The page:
Managing your Anger

Everyone feels their anger is justified when they’re actually angry. Equally, we’ve all looked back and realised we may have overreacted. But for some people, anger can become a problem that needs to be addressed.

Understanding anger

It’s important to realise several things about anger before you start tackling it. First, anger is a normal process that has allowed humans to evolve and adapt. It isn’t a bad thing in itself, but problems occur if it isn’t managed in the right way.

Anger is also a mixture of both emotional and physical changes. A big surge of energy goes through your body as chemicals, such as adrenaline, are released.

Once the cause of the anger is resolved, you may still have to deal with the physical effects – all that energy has to go somewhere. This can be taken out on another person, such as a partner, or an object – by punching a wall, for example. This last option can lead down the road to self-harm.

The other alternative is to suppress the energy until the next time you’re angry. This may mean you release so much pent-up emotion that you overreact to the situation. Realising this can lead to feelings of shame or frustration when you reflect on your actions, and to further repression of your feelings.

On the other hand, just letting your anger go in an uncontrolled fashion can lead to a move from verbal aggression to physical abuse – don’t forget, the other person is probably feeling angry with you too.

But there is a flip side to anger. Because of the surge of energy it creates, it can be pleasurable. This feeling is reinforced if becoming angry allows the release of feelings of frustration, or if a person’s response to your anger gives you a sense of power.

It’s important to acknowledge and keep an eye on this side of the problem – it can have an almost addictive element.

Recognising why you get angry

It’s important to be aware of the positive feelings you get from anger as well as the negative ones.

Once you’ve recognised the positive and negative feelings associated with your anger, it’s important to find other means of getting the positives ones.

Each person’s positives are different, so there will be different solutions for everyone, but some strategies might include:

Trying a non-contact competitive sport
Learning relaxation or meditation
Shouting and screaming in a private, quiet place
Banging your fists into a pillow
Going running

Any of these may help to vent your frustration and burn off any feelings you’re bottling up.

Dealing with flashpoints
However, this still leaves the problem of dealing differently with those situations that make you angry. This takes practice.

The first thing to do is list the situations that make you angry. Note down exactly what it is about them that makes you angry – it may be the immediate situation, or it could be that it represents a build-up of issues you haven’t resolved.

Now ask yourself four questions about your interpretation of these situations:

What evidence is there to show this is accurate?
Is there another equally believable interpretation of what’s going on here?
What action can I take to have some control of the situation?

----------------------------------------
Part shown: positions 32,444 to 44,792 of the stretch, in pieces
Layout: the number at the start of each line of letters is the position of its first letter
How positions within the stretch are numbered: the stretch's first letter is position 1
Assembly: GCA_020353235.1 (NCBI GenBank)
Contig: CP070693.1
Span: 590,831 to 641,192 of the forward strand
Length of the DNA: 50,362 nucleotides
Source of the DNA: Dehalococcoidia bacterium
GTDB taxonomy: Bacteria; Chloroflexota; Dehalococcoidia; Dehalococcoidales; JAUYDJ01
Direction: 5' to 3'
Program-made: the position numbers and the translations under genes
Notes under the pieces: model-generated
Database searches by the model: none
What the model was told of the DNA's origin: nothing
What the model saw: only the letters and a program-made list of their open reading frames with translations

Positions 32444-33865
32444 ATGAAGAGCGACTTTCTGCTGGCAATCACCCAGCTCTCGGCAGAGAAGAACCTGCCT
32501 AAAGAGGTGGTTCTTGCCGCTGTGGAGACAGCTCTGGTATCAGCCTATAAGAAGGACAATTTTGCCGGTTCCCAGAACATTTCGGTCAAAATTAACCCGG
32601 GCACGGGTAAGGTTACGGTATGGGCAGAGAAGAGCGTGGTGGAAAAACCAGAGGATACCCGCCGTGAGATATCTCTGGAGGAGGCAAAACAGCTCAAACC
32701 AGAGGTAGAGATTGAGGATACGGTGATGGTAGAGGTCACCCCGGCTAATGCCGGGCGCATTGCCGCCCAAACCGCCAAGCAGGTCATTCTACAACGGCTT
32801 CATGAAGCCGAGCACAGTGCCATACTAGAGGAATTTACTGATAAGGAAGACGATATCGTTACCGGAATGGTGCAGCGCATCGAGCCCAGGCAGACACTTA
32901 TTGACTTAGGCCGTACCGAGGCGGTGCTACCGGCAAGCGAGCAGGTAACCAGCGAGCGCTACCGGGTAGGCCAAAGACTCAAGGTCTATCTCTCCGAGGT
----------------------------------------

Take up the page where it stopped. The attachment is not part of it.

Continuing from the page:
If my best friend were in this situation, what advice would I give to them?

This won’t dispel the anger for every situation, but when you’re angry it can be difficult to assess a situation accurately. If a situation arises unexpectedly and you feel your temper rising, walk away and complete this exercise if you can.

Resolving the issues
If your anger is not resolved by this, make sure you’ve given enough thought to ‘What exactly am I angry about?’ You need to be sure exactly what you’re angry about before you can resolve it. It will usually involve a person, but not necessarily the one who’s the target of your anger in the situation and this is the person you need to work the situation out with.

To do this, find a time to raise the problem when you feel more in control of your temper. It may be a good idea to agree a time in advance.

It may feel like a tall order to discuss the issue without getting angry, but following a plan may help. Professor Richard Nelson-Jones has developed a good structure to use, called CUDSAIR. This stands for:


First, it’s important that you confront the problem and not the person. State the nature of the problem and how it makes you feel. Be clear that it’s the problem – not the person – who makes you feel like this. This way you’ll develop a joint definition and ownership of what’s going on.

Next, it’s important to understand each other’s view of the situation. It may help to agree that each person should be able to say what they think about the problem without being interrupted by the other. After this, identify areas where you disagree. Don’t discuss the disagreements yet, just agree that you disagree. This is how you define the problem.

The next step is to search for solutions. Here, be as outrageous as you like – but again, don’t make personal attacks. Generate as many possible solutions as you can – at the moment, it doesn’t matter how unrealistic they seem.

Finally, you have to agree on a solution. This is probably the most delicate part of the whole process. It’s important that you both make concessions and acknowledge those that the other person has made. It’s also important not to have unrealistic expectations – it’s likely that the final solution won’t be ideal for either of you, but the resulting compromise will probably be better than the problems the anger generated.

It’s important that you both keep to the agreement. It’s also important not to overreact to any breaches. Point them out, but there’s no need to get angry. You have the agreement to back you up.

However well you both stick to the agreement, it’s worth having a review some time in the future to go through the CUDSAIR model again and see if things can’t be improved further.